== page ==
In Kenova, West Virginia, sits the Pumpkin House which has served as a tourist attraction for decades. Opened in 1978, the Pumpkin House had only a few pumpkins to exhibit for its first Halloween display, but over the years it has grown exponentially in both produce and popularity. Roughly 30,000 visitors travel to the Pumpkin House each year.
It began as a personal project of Ric Griffith to carve jack-o-lanterns for his family, which expanded into a Halloween empire. The current owners of the Pumpkin House share that same family spirit, and that has undoubtedly led to the success of the house.
New Hampshire - Jackson House
Built in 1664, this house is the oldest wood-framed house in New Hampshire (believe it or not, there is an even older one in Massachusetts that takes the top spot in the country). It was built by Richard Jackson, a mariner, farmer, and woodworker. Aesthetically, it resembles medieval European architecture, but the use of timber is uniquely American.
Tours and events are commonly held on the grounds, as well as school trips to teach about the history of the house and the time period in which it was first occupied. It also boasts collections of artifacts and photos of what life was like in the state all those years ago.
Louisiana - "Steel Magnolia" House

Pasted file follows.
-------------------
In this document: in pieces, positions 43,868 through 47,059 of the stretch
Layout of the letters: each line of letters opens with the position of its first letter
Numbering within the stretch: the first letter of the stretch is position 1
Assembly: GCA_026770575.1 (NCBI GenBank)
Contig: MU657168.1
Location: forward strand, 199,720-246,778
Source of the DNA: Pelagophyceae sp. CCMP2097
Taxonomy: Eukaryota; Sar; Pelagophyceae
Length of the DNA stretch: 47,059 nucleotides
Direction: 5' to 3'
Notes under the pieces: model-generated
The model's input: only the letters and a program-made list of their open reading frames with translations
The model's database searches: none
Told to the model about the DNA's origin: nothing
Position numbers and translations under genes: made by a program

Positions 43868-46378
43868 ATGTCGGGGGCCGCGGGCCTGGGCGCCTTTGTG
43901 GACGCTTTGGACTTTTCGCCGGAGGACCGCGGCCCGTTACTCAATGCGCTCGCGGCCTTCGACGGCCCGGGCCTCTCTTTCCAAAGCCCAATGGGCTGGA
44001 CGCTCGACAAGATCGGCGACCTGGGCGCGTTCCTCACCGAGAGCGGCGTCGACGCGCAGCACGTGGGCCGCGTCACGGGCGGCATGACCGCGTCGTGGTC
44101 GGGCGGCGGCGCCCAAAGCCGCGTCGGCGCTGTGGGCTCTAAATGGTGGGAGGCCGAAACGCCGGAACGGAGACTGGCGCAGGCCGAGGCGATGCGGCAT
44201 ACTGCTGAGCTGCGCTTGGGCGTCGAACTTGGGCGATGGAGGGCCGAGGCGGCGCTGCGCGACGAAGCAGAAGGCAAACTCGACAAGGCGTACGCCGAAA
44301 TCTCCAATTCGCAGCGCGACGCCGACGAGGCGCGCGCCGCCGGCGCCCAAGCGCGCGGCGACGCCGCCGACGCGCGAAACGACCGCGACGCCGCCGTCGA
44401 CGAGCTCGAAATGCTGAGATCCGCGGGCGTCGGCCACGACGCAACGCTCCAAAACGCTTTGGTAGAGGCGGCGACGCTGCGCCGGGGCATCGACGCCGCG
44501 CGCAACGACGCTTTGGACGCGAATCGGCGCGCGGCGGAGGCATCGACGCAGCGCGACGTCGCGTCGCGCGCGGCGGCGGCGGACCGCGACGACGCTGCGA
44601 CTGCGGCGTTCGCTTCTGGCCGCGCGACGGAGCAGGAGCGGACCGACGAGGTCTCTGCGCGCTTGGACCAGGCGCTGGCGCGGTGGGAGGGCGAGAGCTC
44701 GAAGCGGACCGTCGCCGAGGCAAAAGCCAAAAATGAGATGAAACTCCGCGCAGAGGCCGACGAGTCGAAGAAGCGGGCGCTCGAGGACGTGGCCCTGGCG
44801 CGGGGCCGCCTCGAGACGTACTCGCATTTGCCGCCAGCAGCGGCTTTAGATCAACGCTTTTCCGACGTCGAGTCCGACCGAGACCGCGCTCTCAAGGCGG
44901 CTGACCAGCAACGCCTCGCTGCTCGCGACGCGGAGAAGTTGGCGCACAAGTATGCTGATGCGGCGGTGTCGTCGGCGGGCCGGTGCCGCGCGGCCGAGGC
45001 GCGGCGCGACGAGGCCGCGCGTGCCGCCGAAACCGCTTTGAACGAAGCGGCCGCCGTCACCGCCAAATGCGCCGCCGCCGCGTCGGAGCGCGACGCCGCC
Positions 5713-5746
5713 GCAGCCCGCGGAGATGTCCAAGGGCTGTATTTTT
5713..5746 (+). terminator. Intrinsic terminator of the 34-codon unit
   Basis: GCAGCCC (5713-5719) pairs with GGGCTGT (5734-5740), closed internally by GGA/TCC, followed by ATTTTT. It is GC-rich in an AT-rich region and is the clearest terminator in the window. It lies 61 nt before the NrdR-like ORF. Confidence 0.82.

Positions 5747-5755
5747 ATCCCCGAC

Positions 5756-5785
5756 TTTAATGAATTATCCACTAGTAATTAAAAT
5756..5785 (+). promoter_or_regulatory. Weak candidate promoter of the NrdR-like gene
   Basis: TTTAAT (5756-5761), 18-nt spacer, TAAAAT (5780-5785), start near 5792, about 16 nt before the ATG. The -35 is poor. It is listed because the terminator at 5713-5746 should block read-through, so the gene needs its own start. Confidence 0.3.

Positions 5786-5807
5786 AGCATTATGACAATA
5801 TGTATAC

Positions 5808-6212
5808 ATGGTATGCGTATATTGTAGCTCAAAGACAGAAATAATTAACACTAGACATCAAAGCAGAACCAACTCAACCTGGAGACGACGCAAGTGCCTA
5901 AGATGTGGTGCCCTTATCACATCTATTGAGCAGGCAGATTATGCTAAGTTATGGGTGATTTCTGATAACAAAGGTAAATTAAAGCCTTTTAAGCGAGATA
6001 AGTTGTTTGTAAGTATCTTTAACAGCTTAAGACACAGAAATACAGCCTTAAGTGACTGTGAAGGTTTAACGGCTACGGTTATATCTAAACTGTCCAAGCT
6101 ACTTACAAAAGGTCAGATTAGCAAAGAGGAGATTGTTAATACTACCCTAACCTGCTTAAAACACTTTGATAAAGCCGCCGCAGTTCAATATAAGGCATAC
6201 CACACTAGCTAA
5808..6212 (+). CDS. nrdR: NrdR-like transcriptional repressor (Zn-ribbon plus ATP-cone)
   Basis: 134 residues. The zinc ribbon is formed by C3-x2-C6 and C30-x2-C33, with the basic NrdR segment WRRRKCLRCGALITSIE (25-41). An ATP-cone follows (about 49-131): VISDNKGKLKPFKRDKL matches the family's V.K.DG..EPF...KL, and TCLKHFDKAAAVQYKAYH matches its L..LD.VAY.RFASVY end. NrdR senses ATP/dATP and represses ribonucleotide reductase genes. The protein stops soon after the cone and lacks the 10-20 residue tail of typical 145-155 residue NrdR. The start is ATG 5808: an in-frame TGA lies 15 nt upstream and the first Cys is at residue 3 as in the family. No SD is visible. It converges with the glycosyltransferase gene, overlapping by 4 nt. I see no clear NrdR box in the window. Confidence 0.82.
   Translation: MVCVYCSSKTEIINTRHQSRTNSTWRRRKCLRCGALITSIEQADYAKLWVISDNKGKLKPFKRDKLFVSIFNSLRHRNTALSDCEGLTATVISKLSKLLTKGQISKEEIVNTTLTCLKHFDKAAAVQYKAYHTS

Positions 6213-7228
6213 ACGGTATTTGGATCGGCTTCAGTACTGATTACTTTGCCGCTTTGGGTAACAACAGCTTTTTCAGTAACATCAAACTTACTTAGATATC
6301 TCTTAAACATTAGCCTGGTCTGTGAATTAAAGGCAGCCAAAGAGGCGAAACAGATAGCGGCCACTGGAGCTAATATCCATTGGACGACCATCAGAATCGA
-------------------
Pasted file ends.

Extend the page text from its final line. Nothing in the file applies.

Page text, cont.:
The house in the cult classic "Steel Magnolias" is embedded in film culture at this point. So it should come as no surprise that the iconic building has turned into a bed and breakfast, so the most number of people can experience it first-hand. The exact date of building is unknown but the earliest records place it at 1841.
The architects had bricks imported from France, and it's this attention to detail that has allowed it to stand strong for so many years. The Bed and Breakfast opened in 2014 and has been steadily booked up since. Guests are advised to book well in advance.
Virginia - Thomas Jefferson's Monticello
Monticello was built in 1796 and really showcased the creative genius of Thomas Jefferson. The house was inspired by the neoclassical style that Jefferson was exposed to during his time in France, and it led to one of the most unique pieces of architecture of his day. Contrary to his regular use of slaves, Jefferson actually utilized labor-saving technology that completed the project pretty efficiently.
Tours, exhibitions, and lectures constantly run at the museum that educates visitors on the life and legacy of Thomas Jefferson, as well as special emphasis on teaching about slavery and the role it played in early North America.
New Mexico - Taos Pueblo
The only living Native American community that is labeled both a National Historic Landmark as well as a UNESCO World Heritage Site, Taos Pueblo is a unique look into another world. The exact origin date of the site is not widely known, but ruins place it at least 1000 years old.
The housing constructions are made entirely of adobe (earth mixed with straw and water and then sun-dried in brick form). The buildings are maintained by plastering them with mud, and the roofs are made of timber. Visitors are welcome most days and most times, though there are community rules that tourists are asked to respect.